Increasingly, cyber threats have been directed at targets with economic, political and social impact with the aim of sowing confusion, fraying civic threads, and intensifying existing polarisations. Singapore needs to commit towards instructing the wider public on how to manage disinformation campaigns.
By Stephanie Neubronner*
The European Commission recently proposed regulating against disinformation online, setting a ‘one-hour’ rule for the removal of content as well as penalties for non-abiding service providers. The enshrinement into law of previously advised rules signals the continued threat faced by offending material online.
The statements given by social media platforms like Facebook and Twitter at the ongoing Senate Intelligence Committee hearings in the United States highlight the significant role such platforms play in ensuring both proper conduct and the reliability of information that circulates online. Answering questions about political interference, representatives from Facebook and Twitter described how their platforms were tackling issues such as foreign influence and fake news. Much like Singapore’s Select Committee on Fake News hearings, queries were raised on the ways content is circulated to users and the limits of what these platforms are willing and able to do to restrict the spread of online falsehoods.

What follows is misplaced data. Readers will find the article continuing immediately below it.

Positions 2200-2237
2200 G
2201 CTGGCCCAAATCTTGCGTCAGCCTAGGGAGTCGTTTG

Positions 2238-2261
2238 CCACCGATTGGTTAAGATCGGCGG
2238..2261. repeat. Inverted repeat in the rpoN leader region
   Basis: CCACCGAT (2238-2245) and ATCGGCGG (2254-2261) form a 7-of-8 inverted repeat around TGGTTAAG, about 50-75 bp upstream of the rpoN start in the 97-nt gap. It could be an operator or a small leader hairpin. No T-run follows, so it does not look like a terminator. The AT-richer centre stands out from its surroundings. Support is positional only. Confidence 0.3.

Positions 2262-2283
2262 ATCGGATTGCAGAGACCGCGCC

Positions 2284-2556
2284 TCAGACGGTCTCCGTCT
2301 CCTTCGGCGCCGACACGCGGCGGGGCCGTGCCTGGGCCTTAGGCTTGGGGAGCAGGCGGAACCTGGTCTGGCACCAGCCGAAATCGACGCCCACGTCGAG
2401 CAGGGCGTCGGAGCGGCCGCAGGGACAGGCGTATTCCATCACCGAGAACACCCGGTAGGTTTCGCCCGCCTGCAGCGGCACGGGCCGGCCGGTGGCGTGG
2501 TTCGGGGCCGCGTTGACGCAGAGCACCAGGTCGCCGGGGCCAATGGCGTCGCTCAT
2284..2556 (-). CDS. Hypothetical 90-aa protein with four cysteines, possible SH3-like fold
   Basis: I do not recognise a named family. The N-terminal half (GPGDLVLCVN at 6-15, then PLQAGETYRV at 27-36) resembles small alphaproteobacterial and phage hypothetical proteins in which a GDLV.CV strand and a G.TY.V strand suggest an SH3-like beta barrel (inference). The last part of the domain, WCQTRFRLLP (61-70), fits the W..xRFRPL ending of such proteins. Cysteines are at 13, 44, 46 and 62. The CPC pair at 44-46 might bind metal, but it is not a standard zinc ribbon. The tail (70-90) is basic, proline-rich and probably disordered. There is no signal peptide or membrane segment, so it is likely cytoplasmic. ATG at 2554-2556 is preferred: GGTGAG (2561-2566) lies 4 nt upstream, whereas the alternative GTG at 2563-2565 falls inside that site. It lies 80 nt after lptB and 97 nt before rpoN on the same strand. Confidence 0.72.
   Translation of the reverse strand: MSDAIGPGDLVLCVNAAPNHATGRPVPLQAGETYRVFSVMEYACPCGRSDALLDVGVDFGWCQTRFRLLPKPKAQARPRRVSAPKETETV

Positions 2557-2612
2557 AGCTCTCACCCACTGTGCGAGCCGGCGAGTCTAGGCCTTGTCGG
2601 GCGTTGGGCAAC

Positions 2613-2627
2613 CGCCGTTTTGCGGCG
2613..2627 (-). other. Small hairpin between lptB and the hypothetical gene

Distorting Public Discourse
Yet, it is not enough to have legislation and hold social media giants accountable for the spread of bias and untruths online. The changing aims and presentations of cyber threats in today’s context need to be acknowledged. Individuals need to step up and take ownership of securing cyberspace for their own sake.
Cyber threats are no longer confined to those that cause physical chaos or critical disruptions to a country’s infrastructure, transport systems or electrical grids. Taking the form of disinformation campaigns, fake news stories and conspiracy theories, the use of half-truths and the appeal of alternative viewpoints to influence public opinion in pursuit of hidden agendas threaten democracies and social harmony.
Election meddling has occurred in Europe, America, South Africa and even Indonesia. It undermines a country’s democratic values and is an example of the different forms of cyber threats encountered in today’s digital environment.
Such disinformation campaigns are targeted at degrading public trust in the media and state institutions, as well as to amplify social divisions, and fears. While such exploitation has been most prominently linked to Russia, Moscow is not the only one that has used such tactics. State actors around the world continue to use such methods to exploit information systems today.
Culture of Distrust
Capitalising on individual cognitive bias and increasingly utilising social media to distort public discourse and affect political outcomes, disinformation campaigns, misinformation and conspiracy theories are used to distract individuals from actual issues, and can be deployed to influence actions and decisions.
Disinformation campaigns, misinformation and conspiracy theories can also be utilised as part of a strategy to scope and alter an information environment so that individuals, governments, and other actors are prejudiced into forming skewed beliefs.
For instance, far-right conspiracy theory and fake news website, InfoWars receives approximately 10 million monthly visits, a following that is greater than the viewership of some mainstream news sites.